skip to Main Content

7 Things to Know about Brazil eCommerce

One area of the world which has continued to grow from an eCommerce perspective is Latin America – an area which includes countries such as Argentina, Colombia, and Mexico. However, the country leading the growth in the online retail industry in Latin America is Brazil – a key location many eCommerce professionals are monitoring for future expansion. So what should online retailers know about this leading Latin American country? Here are a few things…

1) Brazil eCommerce sales continue to grow exponentially – According to eMarketer, eCommerce in Brazil increased to $17 billion annually in 2012 and is projected to reach $29 billion by the end of 2017. This growth in Brazil leads all countries in Latin America and Brazil should continue to lead eCommerce growth in this part of the world for several years to come.

2) Upcoming events will upgrade Brazil’s transportation infrastructure – The upcoming 2014 World Cup and 2016 Olympics in Brazil will result in a need for the country to expand their aviation and ground transportation infrastructure to support the influx of tourists. These events will likely have an indirectly positive effect on Brazil eCommerce as the logistics of shipping goods will become simplified and expedited due to the infrastructure upgrades.

3) Brazilians are logged on more than most countries – Brazilians spend a significant amount of time online, more so than other developing eCommerce nations including Russia, China, and India. Brazil also surpasses the worldwide average by more than ten hours per month with Brazilian males spending close to forty hours per month online – and that doesn’t even include time spent on mobile or tablet devices.

4) Brazilians prefer finding products and brands online – Unlike other Latin American countries such as Mexico and Argentina, citizens of Brazil prefer to seek out new brands and products online. 80% of Brazilians surveyed by Ipsos use the internet to discover new brands and products, a much larger percentage than other Latin American countries who indicated they would rather discover new products and brands via television.

5) Digital ad spending set to double in Brazil by 2016 Given that Brazilians prefer to find products and brands online, it’s no surprise online retailers will continue to shift advertising dollars away from television and other media towards digital ads. Accounting for only $2 billion in ad spending in 2012, according to eMarketer digital ad spending in Brazil will surpass $4 billion by 2016.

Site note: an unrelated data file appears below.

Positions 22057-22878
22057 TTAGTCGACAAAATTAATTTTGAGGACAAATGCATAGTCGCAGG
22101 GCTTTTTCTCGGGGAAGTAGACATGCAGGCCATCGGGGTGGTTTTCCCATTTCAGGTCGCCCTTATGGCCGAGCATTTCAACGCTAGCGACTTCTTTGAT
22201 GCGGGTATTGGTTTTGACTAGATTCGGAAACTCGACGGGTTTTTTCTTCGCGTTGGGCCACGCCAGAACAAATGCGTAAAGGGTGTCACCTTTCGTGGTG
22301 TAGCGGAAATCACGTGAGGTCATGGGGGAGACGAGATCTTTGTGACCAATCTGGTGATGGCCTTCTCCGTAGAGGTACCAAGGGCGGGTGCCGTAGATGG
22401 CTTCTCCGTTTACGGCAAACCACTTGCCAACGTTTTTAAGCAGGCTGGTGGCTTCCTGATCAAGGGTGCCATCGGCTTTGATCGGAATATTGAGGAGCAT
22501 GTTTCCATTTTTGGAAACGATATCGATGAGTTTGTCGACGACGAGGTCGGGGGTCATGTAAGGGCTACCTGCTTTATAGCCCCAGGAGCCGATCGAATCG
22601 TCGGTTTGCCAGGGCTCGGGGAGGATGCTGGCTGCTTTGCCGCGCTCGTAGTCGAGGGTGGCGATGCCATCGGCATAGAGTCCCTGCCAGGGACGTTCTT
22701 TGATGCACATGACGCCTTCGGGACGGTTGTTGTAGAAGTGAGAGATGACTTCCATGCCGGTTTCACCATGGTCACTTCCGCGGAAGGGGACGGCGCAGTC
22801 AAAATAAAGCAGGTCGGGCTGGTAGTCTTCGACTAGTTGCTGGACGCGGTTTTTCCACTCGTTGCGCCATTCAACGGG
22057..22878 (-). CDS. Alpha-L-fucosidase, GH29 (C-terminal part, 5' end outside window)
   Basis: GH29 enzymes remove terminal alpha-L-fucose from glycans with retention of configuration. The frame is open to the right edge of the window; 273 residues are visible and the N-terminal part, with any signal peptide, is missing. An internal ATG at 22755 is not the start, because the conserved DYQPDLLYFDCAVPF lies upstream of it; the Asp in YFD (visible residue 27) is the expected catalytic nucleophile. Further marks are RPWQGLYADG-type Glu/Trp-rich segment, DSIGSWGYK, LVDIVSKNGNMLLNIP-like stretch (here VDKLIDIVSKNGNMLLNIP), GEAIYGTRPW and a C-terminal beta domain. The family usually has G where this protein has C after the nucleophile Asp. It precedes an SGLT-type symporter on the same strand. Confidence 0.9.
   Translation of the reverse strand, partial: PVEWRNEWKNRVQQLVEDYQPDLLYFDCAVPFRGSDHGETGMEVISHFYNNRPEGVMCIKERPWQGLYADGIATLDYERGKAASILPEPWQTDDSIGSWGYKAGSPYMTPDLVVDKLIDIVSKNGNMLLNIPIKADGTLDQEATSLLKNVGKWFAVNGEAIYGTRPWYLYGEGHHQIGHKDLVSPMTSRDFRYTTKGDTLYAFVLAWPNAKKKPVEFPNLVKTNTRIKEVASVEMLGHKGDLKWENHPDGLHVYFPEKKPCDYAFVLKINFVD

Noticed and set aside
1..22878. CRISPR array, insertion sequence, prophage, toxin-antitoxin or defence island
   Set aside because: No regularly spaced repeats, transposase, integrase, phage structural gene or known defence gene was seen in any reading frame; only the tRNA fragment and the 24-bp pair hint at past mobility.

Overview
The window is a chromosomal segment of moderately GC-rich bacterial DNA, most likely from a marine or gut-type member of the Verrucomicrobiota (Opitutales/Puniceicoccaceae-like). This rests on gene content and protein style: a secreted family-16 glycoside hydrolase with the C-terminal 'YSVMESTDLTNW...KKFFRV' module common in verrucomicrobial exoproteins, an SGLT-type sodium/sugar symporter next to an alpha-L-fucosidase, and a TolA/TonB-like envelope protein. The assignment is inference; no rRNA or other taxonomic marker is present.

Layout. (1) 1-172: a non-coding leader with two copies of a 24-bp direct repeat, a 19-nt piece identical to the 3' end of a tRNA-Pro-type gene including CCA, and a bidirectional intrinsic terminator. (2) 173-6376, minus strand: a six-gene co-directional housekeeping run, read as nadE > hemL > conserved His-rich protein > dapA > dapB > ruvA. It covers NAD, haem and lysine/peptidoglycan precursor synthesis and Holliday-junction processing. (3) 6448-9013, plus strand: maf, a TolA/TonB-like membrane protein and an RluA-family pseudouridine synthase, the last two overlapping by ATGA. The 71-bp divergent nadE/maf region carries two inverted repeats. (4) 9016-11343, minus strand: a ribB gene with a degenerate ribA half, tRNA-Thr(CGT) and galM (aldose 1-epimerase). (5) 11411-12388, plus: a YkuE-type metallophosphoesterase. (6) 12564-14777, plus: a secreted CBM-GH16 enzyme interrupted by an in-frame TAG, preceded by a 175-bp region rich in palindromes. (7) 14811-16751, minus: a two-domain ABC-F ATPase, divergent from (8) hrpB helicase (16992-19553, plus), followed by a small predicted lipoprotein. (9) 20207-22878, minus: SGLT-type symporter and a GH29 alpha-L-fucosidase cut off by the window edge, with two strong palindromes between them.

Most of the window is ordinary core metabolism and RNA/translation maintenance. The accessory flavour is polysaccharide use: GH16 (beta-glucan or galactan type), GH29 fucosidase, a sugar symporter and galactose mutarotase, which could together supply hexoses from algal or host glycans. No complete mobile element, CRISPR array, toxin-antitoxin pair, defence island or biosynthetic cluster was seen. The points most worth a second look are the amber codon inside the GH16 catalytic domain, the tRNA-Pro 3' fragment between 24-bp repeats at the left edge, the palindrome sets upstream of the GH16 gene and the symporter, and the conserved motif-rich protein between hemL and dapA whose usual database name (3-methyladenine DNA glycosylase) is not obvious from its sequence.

6) Shift in customer care happening in Brazil – As more Brazilians go online there is a fundamental shift in the way consumers interact regarding their customer care needs, especially with younger Brazilians. While telephone customer care still remains the most popular type of customer care in Brazil, customer care via e-mail, on-site (i.e. live chat), and social networks continues to rise – especially with consumers under the age of forty.

7) Fashion and accessory shopping online is big in Brazil – The fashion and accessory industry in Brazil is growing, especially online, and makes up over 12% of all online retail sales (second only behind home appliances, according to e-bit). In addition, the fashion and accessory industry brings many Brazilians to online shopping for the first time, as word of mouth continues to spread throughout the country about the lower prices found online.

 

In conclusion, eCommerce in Brazil continues to evolve and is a key leader of eCommerce initiatives in Latin America. A larger percentage of Brazilians are spending more time online and looking to digital mediums to learn about new products and brands. Looking forward, it’s likely both the eCommerce industry and Brazil will continue to evolve together and it will be interesting to see how the infrastructure upgrades set to take place in the country will affect eCommerce throughout Brazil.

  • Kerry Adams

    Sure, Brazil is one of the so-called BRICS countries: Brazil, Russia, India, China and S.Africa. India and S.Africa do their online work in English even though it isn’t their native language. From what I’ve seen, Brazil prefers Portuguese. And the rest of Latin America prefers Spanish. Wish there was some more info on the language aspect. I don’t trust translator robots beyond a point. The prospects of ecommerce in Brazil look pretty good and only the language thing looks like a handicap.

    • mattbrownPFS

      Language is certainly a barrier for some eCommerce brands – roughly 200 million people in the world speak Portuguese, compared to 500 million speaking Spanish and English over 700 million. Many retail brands engage in localized translations through global translations firms to help with the barrier… while there may be an up-front and re-occurring cost, it’s up to retailer to make sure if it makes financial sense for them to be online in Brazil or any other foreign market. Essentially how it works is developers and merchandisers make site changes and a log of these changes are pushed through software to the translation firm, where the content is then translated and goes through QA to make sure the translation is accurate and makes sense. The “translator robot” method is a bit dated :)… I hope this helped to give you more info on the language aspect and how retail brands deal with translating the content for the Brazilian market!